When an item is sold, you download the mailing label and send it on its way. For sales under $15, Poshmark’s flat fee per item is $2.95. Anything above that price, Poshmark takes 20% of the sale of the item. On a personal note, I only make sales when I join the various themed parties and keep posting what I’m selling. If I don’t do the parties, I don’t get sales.

The Bottom Line: Because of its wide selection and easy to use app, this is our top recommendation for selling clothing online. More experienced sellers, or those with more expensive designer clothing, should also consider sites like The RealReal and ebay. However, for the average person wondering how to sell clothes online, Poshmark is a great place to start.

  

2. The RealReal

The RealReal has positioned itself as the crème de la crème of online reselling. It’s the perfect place for hoarders of luxury, high-end and designer brands to divest themselves of their excessive shopping. The company sets the price of the item, and very rarely can you talk it into raising it. The RealReal will happily resell your designer clothing, shoes, accessories, scarves and watches.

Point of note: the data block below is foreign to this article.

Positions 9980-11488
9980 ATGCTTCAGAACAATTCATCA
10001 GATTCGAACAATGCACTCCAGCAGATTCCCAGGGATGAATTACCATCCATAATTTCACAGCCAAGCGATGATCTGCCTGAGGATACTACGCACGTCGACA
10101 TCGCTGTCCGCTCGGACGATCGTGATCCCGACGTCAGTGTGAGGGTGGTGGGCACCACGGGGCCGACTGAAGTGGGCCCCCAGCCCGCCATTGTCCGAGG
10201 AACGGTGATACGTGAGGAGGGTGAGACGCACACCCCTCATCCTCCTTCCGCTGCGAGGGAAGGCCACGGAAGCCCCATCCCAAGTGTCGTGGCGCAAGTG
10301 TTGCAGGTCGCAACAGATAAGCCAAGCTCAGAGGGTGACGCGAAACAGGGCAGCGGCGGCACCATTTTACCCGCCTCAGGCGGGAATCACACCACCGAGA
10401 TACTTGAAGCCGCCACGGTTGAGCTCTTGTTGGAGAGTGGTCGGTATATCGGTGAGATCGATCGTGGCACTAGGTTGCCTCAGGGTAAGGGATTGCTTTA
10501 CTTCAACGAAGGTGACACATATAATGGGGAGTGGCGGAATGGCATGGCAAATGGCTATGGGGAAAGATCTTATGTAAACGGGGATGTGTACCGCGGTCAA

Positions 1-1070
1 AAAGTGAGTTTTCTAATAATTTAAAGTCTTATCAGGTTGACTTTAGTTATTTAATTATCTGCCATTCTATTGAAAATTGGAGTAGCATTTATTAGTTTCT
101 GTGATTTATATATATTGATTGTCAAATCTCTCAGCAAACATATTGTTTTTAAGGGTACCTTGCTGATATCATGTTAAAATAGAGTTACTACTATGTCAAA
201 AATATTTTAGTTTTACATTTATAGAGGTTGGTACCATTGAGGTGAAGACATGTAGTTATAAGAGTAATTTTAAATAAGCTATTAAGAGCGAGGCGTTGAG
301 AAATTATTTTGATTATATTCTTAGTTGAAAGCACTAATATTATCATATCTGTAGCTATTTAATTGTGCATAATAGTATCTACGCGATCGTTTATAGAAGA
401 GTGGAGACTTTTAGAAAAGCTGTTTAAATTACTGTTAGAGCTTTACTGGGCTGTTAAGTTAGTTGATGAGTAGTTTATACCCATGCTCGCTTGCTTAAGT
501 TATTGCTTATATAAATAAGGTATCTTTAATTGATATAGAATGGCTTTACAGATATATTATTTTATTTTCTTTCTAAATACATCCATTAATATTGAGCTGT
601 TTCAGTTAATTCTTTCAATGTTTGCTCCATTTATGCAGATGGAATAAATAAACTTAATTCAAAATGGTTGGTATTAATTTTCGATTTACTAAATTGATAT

Clothing and accessories must be in nearly pristine condition, or they’ll mail it back to you. Do go through their designer directory to make sure they’ll take the brands you want to sell before you spend on sending. The only exceptions are watches and jewelry. It takes scratched watches with fraying bands and jewelry that’s slightly worn.

Items stay online until they’re sold. After a set time, it will reduce the price, and your cut will reflect the lower price it sold for. As a seller, you start out with 55% commission on items sold, after selling $1500 worth or merch, your commission jumps up to 60%, and when you’re selling 10K worth of merchandise, you get 70% commission of everything sold.

To send, you can either print out a mailing label on the site to send in your stuff, or if you live near one of the brand’s brick and mortar stores, you have the option to schedule an at-home pick up or schedule an appointment to drop the clothing off. After your initial appointment, you can stop by a store and drop off stuff anytime.